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Santa Barbara High’s MAD Academy Takes Multimedia to the Next Level

The program grows on despite a pending $1.5 million state grant ensnared in California's budget standoff

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Santa Barbara High’s Multimedia Arts and Design Academy (MAD Academy) and its director, Dan Williams, recently announced a $1,500,000 Career Technical Education Grant from the state Department of Education. Unfortunately, California’s budget crisis froze the pending grant.

“The grant will eventually allow the Multimedia Academy to modernize and expand its current facility, opening up new opportunities to address the evolving educational
needs of students in the Santa Barbara community,” Williams said.

“We are continuing our fundraising efforts to match the state’s grant. The goal is to have the expanded facility available for students enrolling in our 2010-2011 academic year.”

Students at Santa Barbara High's MAD Academy make an annual housing-building trip to Mexico as part of their community service outreach.
Students at Santa Barbara High’s MAD Academy make an annual housing-building trip to Mexico as part of their community service outreach. (Cawthon family photo)

The Mulitmedia Academy is an academically integrated, career focused “school-within-a-school” at Santa Barbara High School, which also offers a Visual Arts & Design Academy and a Green Academy.

Academy teachers collaboratively create innovative, relevant and meaningful curriculum that engage students in learning. The MAD Academy offers multimedia courses that include animation, digital imaging, video editing, Web design, digital photography and video production for 50 students per grade beginning in the sophomore year. Each year the combined efforts of the parents, Williams and a Board of Directors raise more than $200,000 to cover equipment and operating costs.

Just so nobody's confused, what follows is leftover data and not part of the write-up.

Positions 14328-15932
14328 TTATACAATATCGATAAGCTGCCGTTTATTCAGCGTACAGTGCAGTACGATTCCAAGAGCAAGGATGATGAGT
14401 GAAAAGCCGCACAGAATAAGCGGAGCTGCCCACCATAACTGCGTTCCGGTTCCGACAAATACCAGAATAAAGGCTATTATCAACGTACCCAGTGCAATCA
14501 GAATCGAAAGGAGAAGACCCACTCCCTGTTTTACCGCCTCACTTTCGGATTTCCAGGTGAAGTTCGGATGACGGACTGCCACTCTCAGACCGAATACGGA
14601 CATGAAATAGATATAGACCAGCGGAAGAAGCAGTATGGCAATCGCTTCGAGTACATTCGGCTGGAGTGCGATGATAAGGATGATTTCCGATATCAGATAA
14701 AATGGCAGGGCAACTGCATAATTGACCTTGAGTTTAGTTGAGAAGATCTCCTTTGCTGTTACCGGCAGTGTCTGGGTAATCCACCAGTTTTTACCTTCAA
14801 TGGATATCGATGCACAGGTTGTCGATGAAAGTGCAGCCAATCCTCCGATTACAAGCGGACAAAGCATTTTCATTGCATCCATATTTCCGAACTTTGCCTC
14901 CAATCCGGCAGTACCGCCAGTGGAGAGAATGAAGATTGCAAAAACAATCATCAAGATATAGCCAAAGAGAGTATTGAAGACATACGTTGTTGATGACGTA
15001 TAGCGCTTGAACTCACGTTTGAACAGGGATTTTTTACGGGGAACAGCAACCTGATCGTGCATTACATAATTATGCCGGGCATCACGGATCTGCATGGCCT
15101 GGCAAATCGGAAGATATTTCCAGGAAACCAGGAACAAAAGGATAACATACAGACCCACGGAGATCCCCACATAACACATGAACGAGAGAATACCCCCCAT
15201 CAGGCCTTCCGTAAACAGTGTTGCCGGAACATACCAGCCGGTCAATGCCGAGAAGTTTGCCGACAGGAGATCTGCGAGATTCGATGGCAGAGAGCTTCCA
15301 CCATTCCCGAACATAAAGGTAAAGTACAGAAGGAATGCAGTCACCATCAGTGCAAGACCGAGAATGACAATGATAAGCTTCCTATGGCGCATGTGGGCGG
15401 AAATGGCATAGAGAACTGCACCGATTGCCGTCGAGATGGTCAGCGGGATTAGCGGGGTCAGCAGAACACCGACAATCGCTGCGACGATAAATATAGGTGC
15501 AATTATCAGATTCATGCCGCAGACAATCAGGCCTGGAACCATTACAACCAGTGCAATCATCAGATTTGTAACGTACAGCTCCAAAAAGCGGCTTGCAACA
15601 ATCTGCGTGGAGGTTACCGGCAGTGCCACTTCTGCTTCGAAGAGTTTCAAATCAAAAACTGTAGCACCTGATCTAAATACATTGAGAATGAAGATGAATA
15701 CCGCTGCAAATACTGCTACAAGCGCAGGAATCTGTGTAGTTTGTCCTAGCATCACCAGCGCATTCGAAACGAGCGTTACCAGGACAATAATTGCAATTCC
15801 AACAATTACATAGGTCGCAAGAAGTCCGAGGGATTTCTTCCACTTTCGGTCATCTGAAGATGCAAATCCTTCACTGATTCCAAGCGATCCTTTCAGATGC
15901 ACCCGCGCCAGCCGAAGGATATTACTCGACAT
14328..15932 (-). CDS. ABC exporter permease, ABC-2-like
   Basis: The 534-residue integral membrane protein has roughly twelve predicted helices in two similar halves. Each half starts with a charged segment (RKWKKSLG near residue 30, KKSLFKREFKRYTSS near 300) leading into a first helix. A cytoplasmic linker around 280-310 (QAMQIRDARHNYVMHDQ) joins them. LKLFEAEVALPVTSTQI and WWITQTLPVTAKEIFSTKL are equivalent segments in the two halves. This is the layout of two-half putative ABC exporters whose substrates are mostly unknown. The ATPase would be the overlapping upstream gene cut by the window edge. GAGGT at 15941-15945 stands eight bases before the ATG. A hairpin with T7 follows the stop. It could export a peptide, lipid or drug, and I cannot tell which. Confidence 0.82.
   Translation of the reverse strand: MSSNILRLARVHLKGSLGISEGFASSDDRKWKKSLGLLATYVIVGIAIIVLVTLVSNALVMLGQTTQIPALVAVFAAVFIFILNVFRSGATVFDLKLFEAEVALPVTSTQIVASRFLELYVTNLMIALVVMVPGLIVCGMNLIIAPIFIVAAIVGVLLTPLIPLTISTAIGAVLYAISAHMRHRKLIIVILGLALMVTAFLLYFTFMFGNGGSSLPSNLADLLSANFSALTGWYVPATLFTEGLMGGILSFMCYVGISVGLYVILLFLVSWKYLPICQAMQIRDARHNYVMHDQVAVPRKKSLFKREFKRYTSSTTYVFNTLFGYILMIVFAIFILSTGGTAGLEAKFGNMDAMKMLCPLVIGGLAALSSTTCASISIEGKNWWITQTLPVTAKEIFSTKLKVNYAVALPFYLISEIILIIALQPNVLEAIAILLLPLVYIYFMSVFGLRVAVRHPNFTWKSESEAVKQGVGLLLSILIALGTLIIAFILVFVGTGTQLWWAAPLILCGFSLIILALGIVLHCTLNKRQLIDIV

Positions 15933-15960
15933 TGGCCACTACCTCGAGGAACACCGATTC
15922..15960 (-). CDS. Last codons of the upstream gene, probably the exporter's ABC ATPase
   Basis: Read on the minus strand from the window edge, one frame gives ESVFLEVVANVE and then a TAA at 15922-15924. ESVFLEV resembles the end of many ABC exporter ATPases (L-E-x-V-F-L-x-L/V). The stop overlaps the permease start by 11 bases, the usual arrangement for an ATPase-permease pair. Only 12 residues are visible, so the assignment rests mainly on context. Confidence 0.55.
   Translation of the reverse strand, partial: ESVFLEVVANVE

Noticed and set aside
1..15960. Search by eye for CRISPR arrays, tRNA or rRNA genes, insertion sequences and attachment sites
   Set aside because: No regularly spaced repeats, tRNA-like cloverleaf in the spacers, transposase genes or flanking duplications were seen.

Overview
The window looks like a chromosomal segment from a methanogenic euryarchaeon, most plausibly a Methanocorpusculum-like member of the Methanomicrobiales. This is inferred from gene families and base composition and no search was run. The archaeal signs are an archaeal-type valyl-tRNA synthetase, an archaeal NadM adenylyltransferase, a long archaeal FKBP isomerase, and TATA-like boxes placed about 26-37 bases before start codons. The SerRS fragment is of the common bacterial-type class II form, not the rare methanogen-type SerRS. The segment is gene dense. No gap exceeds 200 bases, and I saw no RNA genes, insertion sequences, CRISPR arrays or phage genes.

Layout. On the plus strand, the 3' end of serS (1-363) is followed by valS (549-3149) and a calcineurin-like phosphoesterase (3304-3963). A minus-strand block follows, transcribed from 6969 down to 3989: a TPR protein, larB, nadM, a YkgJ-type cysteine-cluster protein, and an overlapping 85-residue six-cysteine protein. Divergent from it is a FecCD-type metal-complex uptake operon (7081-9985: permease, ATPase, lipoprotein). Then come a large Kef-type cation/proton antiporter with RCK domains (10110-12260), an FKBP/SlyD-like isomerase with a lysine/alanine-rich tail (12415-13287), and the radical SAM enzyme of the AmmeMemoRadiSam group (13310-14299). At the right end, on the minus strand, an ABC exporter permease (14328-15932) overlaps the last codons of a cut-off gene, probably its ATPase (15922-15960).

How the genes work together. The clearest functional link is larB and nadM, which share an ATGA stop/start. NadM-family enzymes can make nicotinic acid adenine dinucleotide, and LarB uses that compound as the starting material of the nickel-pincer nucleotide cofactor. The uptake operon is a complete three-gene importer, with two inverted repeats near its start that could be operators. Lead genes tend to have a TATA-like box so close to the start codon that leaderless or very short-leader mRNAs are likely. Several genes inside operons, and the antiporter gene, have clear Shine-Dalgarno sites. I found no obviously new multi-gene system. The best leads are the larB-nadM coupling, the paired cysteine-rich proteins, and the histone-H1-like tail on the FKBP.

In their ninth-grade year, both GATE and non-GATE students apply to the MAD Academy through a competitive process that includes teacher recommendations and an interview with Williams.

“We are looking for a diverse student body with students who have an interest in multimedia and a willingness to perform at a high academic level and to participate fully in a small learning community,” Williams explained. “We have already accepted 28 freshmen during an early admission process for next fall. We are currently reviewing applications for the remaining 22 openings and will announce acceptances in March.”

Suzy Cawthon, parent of sophomore Bennett Cawthon, describes the opportunity.

“Parents really love the MAD Academy as a school within a school,” she said. “Our kids get individualized attention with courses that offer real work experiences. Their access to internships at local businesses develops leadership and team-building skills. One of the favorite aspects of the academy is the annual community service house-building trip to Mexico.”

“The Multimedia Academy prepares students for the globally competitive economy by focusing on American strengths: entrepreneurship, creativity, cross-cultural appreciation, and compassion,” Williams said. “The house-building trip to Mexico also confronts student apathy by putting them in the midst of a problem, giving them the necessary tools and allowing them to meet the immediate, basic needs of others.

“The confidence and inner peace derived from meeting the basic needs of others has been life changing for many of our students and their parents alike.”

Students will present the academy’s 2009 Winter Showcase from 5:30 to 7:30 p.m. Friday at the Santa Barbara Museum of Art’s Ridley-Tree Education Center, 1600 Santa Barbara St. Exhibits will include animation, design, film and photography projects. Admission is free.

Click here for more information about the MAD Academy or contact director Dan Williams at .(JavaScript must be enabled to view this email address).

Melissa Marsted is a Noozhawk contributor, author and freelance writer.

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